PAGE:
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neural network: DTREG/MLFN
Brain cells in petri dish
A microscopic view of the “brain in a dish,” or
rat neurons growing on a multi-electrode array
in a petri dish. (Tom DeMarse)
Four current neurotechnologies
MRI of child's brain featuring hippocampus
Futurama's Bender

Neurons have even been cultured on a computer chip that in a matter of minutes learned how to control a virtual F-16 fighter jet. “Enzymes were used to extract neurons from the motor cortex of mature rat embryos and cells were then seeded onto a grid of [60] gold electrodes patterned on a glass Petri dish,” reports the website. University of Florida in Gainesville biomedical engineer Thomas “DeMarse’s array of 25,000 interconnected neurons were able to convert signals that indicated whether the simulated plane is experiencing stable conditions or hurricanes into a measurement of whether the plane is flying straight or tilted and then correct the flight path by transmitting signals to the airplane’s controls.” 33

“When the system is first engaged, the neurones don’t know how to control the aeroplane; they don’t have any experience,” notes the Australian Broadcasting Company:

“Over time, these stimulations modify the network’s response such that the neurones slowly [over the course of 15 minutes] learn to control the aircraft,” [DeMarse] said. “The end result is a neural network that can fly the plane to produce relatively stable straight and level flight.” 34

“(The brain is) getting its network to the point where it’s a live computation device,” said DeMarse in the University of Florida press release.35 ABC News reports on additional neural computer studies noting:

It is clear that a marriage between neurology, or the study of the human brain, and high speed computers is leading into territory that sounds more like science fiction than fact. Some experts have warned that incredibly smart machines might someday leave the rest of us in the dust, usurping our self-appointed role as the most important creatures on the planet, if not the universe.36

“We’re closer to becoming real cyborgs than most people realize,” writes the website. “With our brains connected to computers at a fundamental level.” 37 reports:

The world’s first brain prosthesis – an artificial hippocampus – is about to be tested in California. Unlike devices like cochlear implants, which merely stimulate brain activity, this silicon chip implant will perform the same processes as the damaged part of the brain it is replacing.…The job of the hippocampus appears to be to “encode” experiences so they can be stored as long-term memories elsewhere in the brain.38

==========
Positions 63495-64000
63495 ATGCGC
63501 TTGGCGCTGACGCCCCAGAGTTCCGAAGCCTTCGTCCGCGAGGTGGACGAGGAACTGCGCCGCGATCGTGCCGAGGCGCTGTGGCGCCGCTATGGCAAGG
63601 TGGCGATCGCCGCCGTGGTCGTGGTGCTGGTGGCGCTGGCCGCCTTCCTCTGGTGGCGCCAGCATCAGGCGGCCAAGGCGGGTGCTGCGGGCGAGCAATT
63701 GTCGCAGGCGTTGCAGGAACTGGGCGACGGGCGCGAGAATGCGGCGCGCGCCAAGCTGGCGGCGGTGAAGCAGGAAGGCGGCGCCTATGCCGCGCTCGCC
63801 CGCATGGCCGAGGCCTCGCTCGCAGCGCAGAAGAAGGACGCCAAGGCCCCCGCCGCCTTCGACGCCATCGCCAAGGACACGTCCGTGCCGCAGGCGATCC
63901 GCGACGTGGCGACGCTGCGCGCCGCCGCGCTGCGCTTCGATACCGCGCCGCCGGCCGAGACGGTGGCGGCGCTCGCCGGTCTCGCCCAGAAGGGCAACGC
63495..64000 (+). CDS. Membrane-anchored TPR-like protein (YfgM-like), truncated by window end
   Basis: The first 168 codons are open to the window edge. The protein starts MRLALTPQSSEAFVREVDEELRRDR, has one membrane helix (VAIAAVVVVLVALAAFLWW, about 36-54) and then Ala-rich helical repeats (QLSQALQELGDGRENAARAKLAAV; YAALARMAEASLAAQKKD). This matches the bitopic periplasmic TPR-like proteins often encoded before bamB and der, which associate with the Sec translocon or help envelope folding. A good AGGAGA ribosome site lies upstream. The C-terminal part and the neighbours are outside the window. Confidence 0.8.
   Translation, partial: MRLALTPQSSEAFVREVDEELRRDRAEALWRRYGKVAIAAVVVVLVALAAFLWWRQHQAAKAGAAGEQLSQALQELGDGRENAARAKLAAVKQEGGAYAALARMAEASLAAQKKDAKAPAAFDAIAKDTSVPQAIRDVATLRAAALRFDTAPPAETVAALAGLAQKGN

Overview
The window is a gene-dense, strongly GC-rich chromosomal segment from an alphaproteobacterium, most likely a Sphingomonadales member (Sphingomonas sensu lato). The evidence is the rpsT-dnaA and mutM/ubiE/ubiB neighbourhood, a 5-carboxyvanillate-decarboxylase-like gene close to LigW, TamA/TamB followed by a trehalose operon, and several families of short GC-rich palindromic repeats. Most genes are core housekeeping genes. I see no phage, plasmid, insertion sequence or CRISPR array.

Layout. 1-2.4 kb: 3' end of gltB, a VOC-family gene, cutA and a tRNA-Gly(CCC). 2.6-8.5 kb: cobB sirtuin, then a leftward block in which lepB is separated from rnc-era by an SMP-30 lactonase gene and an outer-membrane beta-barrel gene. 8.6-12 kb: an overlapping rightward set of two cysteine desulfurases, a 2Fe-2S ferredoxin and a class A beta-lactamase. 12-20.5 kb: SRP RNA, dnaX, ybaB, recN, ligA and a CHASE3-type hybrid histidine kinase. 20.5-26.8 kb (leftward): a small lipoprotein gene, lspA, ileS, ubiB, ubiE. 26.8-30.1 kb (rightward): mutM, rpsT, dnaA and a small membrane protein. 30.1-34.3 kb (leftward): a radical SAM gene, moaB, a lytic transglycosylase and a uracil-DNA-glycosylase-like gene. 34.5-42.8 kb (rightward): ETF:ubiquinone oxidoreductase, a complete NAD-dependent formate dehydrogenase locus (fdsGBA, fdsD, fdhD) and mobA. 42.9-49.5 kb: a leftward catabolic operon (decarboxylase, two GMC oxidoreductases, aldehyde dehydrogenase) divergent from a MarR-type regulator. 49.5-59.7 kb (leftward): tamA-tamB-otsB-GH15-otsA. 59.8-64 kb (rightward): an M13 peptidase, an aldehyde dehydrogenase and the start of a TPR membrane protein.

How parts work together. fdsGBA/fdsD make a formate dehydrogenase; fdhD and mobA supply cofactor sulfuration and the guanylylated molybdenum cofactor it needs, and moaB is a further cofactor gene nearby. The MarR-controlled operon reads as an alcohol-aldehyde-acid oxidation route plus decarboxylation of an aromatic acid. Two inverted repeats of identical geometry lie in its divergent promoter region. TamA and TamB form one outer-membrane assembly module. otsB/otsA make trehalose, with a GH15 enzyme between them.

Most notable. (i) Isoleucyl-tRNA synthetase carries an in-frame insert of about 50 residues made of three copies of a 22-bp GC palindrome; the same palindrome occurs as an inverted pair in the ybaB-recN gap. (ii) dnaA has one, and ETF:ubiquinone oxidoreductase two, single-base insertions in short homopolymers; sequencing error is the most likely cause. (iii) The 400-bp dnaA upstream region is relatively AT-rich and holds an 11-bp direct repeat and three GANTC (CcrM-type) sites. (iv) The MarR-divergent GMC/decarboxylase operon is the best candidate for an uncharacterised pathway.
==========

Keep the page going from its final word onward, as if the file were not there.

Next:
IBM, “along with four universities and the Defense Advanced Research Projects Agency (DARPA), have created the basic design of an experimental computer chip that emulates the way the brain processes information,” reports the website. “IBM’s so-called cognitive computing chips could one day simulate and emulate the brain’s ability to sense, perceive, interact and recognize – all tasks that humans can currently do much better than computers can.” 39

“Researchers [from Wake Forest University, the University of California, and the University of Kentucky] performed surgery on 11 rats,” writes Michael Joseph Gross in “The Pentagon’s Push to Program Soldiers’ Brains” for The Atlantic:

Into each rat’s brain, an electronic array—featuring 16 stainless-steel wires—was implanted. After the rats recovered from surgery, they were separated into two groups, and they spent a period of weeks getting educated, though one group was educated more than the other. When the more educated group of rats attained mastery of this task, the researchers exported the neural-firing patterns recorded in the rats’ brains—the memory of how to perform the complex task—to a computer.